We all know how important good stress management skills are... right? In a busy world, with unending work and responsibilities piling up, life can get to the best of us. But how bad is it for you, really? Can stress actually kill you?
From a biological perspective, stress makes perfect sense. If you're about to get chomped on by a bear, your stress hormones better kick your butt into gear. But it turns out that your mortgage, unemployment and looming exam all trigger the same stress management response in your body. And unlike most animals, which eventually experience a major decrease in these hormones after the danger has passed, humans can't seem to find the off switch! We need better stress management skills.
Even though it's not life and death, our psychological woes consistently bath our bodies in these hormones, making our heart pound, muscles tense and stomach turn. In Japan, they have the term Karoshi, which literally translates to 'death from overwork'. In what is now deemed an overworking epidemic, these individuals who are seemingly healthy and in their prime, suddenly die.
After being officially recognized and documented in Japan, these sudden heart attacks and strokes were quickly linked to poor stress management. But, how does stress cause this? Cortisol is one of the main stress hormones, which helps divert energy to where you need it and away from nonessential functions of the body. But with chronic stress exposure, problems arise: The immune system shuts down, inflammation is inhibited, white blood cells are reduced, and susceptibility to disease increases. Some evidence also suggests that prolonged stress may be involved in the development of cancer.
When looking at the arteries of macaque monkeys, those under significant stress have more clogged arteries. This prevents blood from getting to the heart quickly during stress, and can ultimately lead to heart attacks. The brain also takes a toll; when looking at mice exposed to stress, we see dramatically smaller brain cells, with fewer branch extensions than normal mice. These are reasons why good stress management is so important.
This is particularly prevalent in the area associated with memory and learning, which may stir up some memories for you of those wonderful all night study sessions; the acute stress and sleep deprivation can make it increasingly difficult to remember things we want to.
Perhaps the most telling story is in our DNA. We contain something called telomeres on the ends of our chromosomes, which decrease in size with age. Our video on "Aging", here, explains this process. Eventually, the telomeres run out, at which point the cell stops duplicating and dies. So telomeres are directly related to aging and length of life. And it turns out; poor stress management may actually accelerate the shortening of these telomeres.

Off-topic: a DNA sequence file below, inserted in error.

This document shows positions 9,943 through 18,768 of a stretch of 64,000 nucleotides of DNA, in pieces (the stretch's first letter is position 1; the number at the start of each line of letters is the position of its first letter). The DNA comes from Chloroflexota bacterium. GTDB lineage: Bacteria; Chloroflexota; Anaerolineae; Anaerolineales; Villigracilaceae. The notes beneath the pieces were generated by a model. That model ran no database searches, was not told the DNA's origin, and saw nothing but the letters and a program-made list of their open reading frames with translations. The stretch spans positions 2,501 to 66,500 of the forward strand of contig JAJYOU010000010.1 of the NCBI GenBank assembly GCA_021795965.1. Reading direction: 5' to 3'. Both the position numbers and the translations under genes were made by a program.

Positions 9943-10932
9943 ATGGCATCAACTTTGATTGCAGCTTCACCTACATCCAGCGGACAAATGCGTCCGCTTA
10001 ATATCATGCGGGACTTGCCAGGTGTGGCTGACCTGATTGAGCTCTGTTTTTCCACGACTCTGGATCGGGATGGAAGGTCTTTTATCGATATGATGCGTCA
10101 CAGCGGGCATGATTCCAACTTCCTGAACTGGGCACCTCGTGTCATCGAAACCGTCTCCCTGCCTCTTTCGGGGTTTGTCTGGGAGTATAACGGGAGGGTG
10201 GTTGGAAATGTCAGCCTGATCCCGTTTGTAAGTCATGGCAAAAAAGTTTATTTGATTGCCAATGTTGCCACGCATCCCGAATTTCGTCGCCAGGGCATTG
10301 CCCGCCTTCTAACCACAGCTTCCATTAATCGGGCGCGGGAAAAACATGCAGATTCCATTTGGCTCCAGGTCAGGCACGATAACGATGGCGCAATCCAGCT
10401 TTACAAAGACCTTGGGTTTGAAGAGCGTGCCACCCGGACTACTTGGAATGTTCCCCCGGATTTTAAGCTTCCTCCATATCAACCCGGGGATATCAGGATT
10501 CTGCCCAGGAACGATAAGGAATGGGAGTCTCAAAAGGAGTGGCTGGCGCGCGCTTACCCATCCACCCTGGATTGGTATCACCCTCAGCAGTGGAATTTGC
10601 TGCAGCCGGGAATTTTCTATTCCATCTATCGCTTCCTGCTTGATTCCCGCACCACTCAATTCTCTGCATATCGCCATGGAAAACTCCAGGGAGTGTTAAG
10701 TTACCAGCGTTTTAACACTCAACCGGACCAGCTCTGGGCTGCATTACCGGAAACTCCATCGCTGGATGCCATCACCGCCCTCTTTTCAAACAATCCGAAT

But not all hope is lost for the perpetually stressed. Another hormone, Oxytocin, has been shown to reduce this stress response. It helps your blood vessels relax, and even regenerates the heart from stress related damage. So how do we get more Oxytocin? It's sometimes dubbed the 'cuddle hormone', because it's released during positive social interactions and while caring for others. People who spend more time with others create a buffer or resilience to stress.
So when life gets the best of you, just remember, you don't have to go it alone. Spend some time with those you love - it may just save your life! It's an excellent stress management tool.
STRESS is out of control! In fact, life is out of control! Effective stress control and problem solving skills may be the only thing that will keep your head above water in the next decade. It really is becoming quite serious and so should be taken very seriously. What is your plan for the next decade? Or, will you just let stress win?
Maybe you thought life was crazy in the first decade of the 21st century. Unfortunately, it's only going to get worse. Experts predict 10 years of economic devastation before things improve. A whole bunch of economic factors are coming together all at the same time and the results of this trend will not be for the weak-hearted.
Your coping skills may well be a key factor in deciding who wins and who loses. And, I don’t mean the lottery! I am talking about your health and wellness. Poor stress coping skills can lead to serious illness.
In the past 30 years, chronic degenerative disease has been steadily on the rise. Cancer, Heart Disease, Diabetes, Asthma, Arthritis, Fibromyalgia, Chrohn’s and Depression are just a few of the, roughly, 70 chronic degenerative diseases that experts say are directly caused by stress. We are, literally, fighting for our lives. How much more stress can any of us really take?
But, there is hope! Achieving and maintaining wellness is more than possible. So, come with us to learn everything YOU need to know in order to take back control of your health and your life.
Yours in wellness,
Jill M. Prince, MBA., CHC